Our first blog series, however, deals with a different theme–deconstruction. My interest in writing these posts was sparked by a sermon that Alex preached last spring on the story of Jesus and Nicodemus. Last spring I also participated in a conference that asked the question: can postmodern theology live in the church? I think the (always tentative) answer is that postmodern theology can and, in fact, does live in some churches. Of course postmodern thought/theology comes in many modes, deconstruction being but one of those modes, and churches come in many forms–many of which are not accepting of postmodern thought. As one who finds himself in a church community in which postmodern thought receives both sometimes critical and sometimes enthusiastic engagement, I am interested in pursuing this question further in order to see where postmodern thought in the mode of deconstruction takes us, and in order to see what it is that we choose to reconstruct after the critical maneauvor.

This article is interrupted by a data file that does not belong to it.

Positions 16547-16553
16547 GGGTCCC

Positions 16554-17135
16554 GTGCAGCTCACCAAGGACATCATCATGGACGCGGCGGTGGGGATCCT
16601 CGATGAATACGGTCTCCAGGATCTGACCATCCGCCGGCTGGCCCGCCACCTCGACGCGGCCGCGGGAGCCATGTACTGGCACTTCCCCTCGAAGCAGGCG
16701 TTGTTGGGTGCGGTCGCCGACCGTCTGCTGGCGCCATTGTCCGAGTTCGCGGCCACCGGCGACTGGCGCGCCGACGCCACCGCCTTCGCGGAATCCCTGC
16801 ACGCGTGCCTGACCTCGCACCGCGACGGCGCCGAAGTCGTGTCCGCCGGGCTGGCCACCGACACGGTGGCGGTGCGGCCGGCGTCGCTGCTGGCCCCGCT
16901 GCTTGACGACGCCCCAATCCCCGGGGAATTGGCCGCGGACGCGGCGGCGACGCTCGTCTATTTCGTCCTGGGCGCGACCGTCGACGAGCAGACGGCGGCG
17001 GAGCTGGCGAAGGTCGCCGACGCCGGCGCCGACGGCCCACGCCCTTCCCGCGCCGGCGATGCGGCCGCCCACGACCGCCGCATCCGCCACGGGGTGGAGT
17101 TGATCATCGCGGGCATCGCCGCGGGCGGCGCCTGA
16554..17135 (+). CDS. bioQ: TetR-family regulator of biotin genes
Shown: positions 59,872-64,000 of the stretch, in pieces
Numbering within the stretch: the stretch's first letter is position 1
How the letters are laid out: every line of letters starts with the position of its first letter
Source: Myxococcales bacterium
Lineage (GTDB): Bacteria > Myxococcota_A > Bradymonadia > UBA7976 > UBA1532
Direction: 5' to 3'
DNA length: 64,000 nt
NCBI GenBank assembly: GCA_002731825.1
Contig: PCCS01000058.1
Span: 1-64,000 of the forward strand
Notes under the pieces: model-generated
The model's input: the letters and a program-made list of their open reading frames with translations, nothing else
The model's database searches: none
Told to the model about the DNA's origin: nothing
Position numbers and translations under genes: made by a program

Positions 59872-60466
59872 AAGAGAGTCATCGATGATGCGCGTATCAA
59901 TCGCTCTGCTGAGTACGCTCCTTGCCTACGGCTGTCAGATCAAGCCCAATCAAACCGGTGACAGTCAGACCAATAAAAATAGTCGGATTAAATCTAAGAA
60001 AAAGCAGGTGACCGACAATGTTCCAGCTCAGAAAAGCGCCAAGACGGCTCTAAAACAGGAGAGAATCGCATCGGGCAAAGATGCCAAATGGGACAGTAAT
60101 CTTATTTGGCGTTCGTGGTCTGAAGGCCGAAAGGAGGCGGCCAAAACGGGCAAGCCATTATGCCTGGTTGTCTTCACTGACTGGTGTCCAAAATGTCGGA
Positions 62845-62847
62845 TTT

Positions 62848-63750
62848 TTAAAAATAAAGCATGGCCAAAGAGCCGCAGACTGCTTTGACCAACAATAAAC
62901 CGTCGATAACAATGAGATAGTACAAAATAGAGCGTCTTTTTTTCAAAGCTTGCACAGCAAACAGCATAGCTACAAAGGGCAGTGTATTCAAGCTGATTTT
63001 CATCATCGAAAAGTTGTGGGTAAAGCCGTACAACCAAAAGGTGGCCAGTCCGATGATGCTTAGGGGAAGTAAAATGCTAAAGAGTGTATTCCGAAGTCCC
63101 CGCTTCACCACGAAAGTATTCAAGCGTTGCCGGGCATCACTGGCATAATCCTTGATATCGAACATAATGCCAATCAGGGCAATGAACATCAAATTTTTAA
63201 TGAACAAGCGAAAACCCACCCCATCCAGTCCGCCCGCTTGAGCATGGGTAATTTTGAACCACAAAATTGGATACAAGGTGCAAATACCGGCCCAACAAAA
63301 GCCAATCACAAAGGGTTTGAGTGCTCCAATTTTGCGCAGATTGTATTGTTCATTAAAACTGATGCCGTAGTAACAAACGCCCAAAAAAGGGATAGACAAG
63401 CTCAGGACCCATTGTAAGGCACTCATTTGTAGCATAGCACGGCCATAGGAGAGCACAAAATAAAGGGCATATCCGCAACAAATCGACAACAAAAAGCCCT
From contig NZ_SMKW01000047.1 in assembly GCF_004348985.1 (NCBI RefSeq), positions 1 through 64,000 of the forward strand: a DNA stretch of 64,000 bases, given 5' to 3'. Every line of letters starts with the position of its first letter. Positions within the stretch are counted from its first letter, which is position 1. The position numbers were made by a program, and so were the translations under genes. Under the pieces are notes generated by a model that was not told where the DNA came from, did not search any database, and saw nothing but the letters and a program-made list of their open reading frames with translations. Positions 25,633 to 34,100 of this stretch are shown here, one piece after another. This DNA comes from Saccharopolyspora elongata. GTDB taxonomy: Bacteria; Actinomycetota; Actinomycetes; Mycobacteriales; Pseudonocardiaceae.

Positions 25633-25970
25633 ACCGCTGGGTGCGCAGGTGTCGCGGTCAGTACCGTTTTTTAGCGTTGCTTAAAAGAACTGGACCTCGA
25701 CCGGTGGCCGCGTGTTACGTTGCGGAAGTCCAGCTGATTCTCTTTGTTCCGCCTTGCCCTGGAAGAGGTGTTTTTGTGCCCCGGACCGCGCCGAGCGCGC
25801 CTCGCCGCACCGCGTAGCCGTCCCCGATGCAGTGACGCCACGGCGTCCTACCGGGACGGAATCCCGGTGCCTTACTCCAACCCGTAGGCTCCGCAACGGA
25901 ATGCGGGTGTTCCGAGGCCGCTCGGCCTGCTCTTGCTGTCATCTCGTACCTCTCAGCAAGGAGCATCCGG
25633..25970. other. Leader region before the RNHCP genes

In this first blog series, Alex and I plan to follow the Derridean trace as we look at the story of Jesus and Nicodemus in Luke’s gospel. While Jack Caputo wrote an incredibly insightful and accessible book on Jesus and Deconstruction, which we don’t wish to repeat, I think that this story deserves and requires some reflection (a la Caputo) in order to think about the role of metaphor in religious language and in order to deconstruct those assumed meanings that many within churches take for granted. We hope you’ll continue to drop by this site and Alex’s and engage with us in this discussion.

Check out Alex’s most recent post, which gives a bit more detail on the writing process, why we’re doing this, etc.

Repoliticizing the church at Subverting the Norm

I’m excited to present with my awesome partner in all things radical Bo Eberle at Subverting the Norm this weekend.  Here’s a description of what I’ll be discussing.  You can also go here if you want to see what Bo will be presenting.